AbstractThis study is an Illuminative Evaluation exploring how a college in the South West of England elicits and uses the voice of learners with EHCPs in the Annual Review (AR) process.
The inclusion of young people’s voices for the support of their Special Educational Needs and Disabilities (SEND) is a statutory requirement of legislation (DfE/DoH, 2015) and educational settings and local authorities must review young people’s Education, Health and Care Plans (EHCPs) annually. SEND support was extended to include young people up to 25 years of age, opening up a new domain of practice for both education providers and Educational Psychology.
Issues of authenticity and variances in the use of young people’s voice in practice are rooted in the complex social, cultural and political interactions of the context. Despite theoretical and empirical support, the gap between policy and practice continues.
To explore how one college implemented the legislative requirements, the social-constructivist and collaborative methodological approach, Illuminative Evaluation, was chosen. Four learners with EHCPs, their four learning support workers and their three learning support co-ordinators were interviewed. This was combined with observations of the AR meetings and analysis of college documentation to provide a rich and thorough understanding of the college’s processes. Findings were presented to the college to allow for the joint development of next steps.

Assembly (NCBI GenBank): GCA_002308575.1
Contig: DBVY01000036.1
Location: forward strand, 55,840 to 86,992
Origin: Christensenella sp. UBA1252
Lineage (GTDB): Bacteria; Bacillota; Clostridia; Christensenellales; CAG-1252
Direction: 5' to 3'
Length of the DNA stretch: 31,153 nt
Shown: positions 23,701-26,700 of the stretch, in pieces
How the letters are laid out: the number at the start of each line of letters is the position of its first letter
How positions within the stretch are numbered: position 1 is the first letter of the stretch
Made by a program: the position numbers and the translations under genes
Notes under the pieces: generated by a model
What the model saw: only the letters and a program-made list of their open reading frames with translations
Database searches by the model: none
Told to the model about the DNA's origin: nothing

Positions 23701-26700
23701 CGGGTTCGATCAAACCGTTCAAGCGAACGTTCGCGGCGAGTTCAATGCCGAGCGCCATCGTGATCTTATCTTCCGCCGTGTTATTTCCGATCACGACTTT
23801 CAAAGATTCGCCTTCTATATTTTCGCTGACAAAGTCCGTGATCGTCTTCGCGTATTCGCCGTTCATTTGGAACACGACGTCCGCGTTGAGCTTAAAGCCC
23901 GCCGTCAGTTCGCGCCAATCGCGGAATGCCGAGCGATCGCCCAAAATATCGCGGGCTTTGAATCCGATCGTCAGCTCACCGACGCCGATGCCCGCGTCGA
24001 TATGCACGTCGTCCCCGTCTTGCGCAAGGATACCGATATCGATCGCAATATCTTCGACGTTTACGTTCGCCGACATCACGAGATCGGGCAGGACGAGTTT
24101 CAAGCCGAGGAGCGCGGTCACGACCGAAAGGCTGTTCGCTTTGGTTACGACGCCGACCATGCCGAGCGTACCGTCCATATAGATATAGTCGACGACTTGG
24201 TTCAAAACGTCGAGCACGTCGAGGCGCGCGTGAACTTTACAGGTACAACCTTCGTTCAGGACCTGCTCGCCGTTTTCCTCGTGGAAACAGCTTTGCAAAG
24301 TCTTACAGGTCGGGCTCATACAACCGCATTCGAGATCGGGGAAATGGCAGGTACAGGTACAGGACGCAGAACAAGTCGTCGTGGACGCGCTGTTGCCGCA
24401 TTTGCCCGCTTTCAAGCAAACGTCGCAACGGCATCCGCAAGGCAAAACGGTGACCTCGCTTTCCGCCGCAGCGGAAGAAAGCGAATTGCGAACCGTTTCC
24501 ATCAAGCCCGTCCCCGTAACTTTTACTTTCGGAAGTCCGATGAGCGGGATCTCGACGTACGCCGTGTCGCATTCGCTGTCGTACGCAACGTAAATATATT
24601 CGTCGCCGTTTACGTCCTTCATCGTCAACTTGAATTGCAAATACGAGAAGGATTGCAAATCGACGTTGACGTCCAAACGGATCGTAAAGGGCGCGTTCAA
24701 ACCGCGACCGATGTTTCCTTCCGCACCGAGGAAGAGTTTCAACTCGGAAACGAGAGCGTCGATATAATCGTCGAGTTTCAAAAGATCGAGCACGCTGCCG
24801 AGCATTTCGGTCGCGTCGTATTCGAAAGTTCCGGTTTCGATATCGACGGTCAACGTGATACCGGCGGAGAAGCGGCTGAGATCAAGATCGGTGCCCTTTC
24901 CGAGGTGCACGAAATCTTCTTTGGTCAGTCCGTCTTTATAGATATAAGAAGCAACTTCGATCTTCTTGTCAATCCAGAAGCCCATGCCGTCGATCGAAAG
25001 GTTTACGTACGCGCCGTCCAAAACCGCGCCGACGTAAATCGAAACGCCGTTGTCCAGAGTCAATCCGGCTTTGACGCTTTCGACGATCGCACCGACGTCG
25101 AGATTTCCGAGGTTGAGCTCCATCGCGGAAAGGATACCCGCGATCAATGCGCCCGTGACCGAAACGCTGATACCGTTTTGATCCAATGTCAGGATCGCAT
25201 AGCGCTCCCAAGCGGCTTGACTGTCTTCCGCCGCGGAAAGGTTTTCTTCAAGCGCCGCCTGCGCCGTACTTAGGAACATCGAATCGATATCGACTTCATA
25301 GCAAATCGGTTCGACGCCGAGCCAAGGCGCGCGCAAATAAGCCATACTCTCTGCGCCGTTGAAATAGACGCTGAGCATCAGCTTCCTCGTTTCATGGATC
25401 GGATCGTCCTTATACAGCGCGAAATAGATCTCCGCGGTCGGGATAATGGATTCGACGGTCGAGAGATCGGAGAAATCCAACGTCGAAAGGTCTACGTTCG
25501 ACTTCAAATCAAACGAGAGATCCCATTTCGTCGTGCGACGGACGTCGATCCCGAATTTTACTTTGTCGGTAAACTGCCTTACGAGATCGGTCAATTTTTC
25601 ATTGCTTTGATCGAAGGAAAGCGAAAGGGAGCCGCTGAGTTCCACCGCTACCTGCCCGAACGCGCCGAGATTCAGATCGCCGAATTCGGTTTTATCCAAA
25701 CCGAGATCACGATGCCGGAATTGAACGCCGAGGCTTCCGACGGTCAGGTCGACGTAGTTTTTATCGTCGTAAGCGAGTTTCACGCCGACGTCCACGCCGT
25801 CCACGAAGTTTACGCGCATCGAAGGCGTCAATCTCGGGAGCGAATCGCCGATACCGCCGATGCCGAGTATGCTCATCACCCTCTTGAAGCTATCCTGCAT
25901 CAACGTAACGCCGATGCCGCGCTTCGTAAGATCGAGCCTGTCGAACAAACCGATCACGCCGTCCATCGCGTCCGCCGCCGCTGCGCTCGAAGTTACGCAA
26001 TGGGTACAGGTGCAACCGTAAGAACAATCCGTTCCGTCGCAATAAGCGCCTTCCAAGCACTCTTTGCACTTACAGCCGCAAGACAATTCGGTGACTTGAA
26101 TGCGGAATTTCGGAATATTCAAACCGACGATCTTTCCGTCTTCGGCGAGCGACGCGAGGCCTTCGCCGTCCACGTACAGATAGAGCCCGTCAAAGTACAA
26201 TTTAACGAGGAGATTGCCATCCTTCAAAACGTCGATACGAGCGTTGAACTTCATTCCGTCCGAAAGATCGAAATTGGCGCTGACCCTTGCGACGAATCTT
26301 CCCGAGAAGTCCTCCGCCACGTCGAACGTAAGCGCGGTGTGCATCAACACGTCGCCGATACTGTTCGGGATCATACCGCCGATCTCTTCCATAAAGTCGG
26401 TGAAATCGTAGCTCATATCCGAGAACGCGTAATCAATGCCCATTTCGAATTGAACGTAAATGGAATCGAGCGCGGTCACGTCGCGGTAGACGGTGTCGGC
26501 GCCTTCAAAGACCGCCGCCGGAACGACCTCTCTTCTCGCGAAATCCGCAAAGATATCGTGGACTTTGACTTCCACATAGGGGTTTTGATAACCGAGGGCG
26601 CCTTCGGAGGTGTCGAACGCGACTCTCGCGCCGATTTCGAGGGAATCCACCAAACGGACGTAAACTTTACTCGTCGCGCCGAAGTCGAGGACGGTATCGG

The study found that for learners to be effectively included in ARs, a set of enabling conditions at national, local authority and college level are needed. Greater guidance and standardisation for SEND processes are needed and LAs must have the resources required to fulfil statutory duties. Within college, learners need greater choice, preparation and feedback on any actions following the meeting. The role of the learning support worker for supporting learners’ engagement is also discussed. Person-Centered Planning is referenced with regards to the development of an agreed and consistent approach. Recommendations and a suggested model for the set of enabling conditions is provided.
Suggestions for further research include the complex role of the parent in the support of learners aged 16 – 25, and the issues of multi-agency working for post-16 settings.
|Date of Award||28 Nov 2019|
|Supervisor||John Franey (Supervisor) & Jak L Lee (Supervisor)|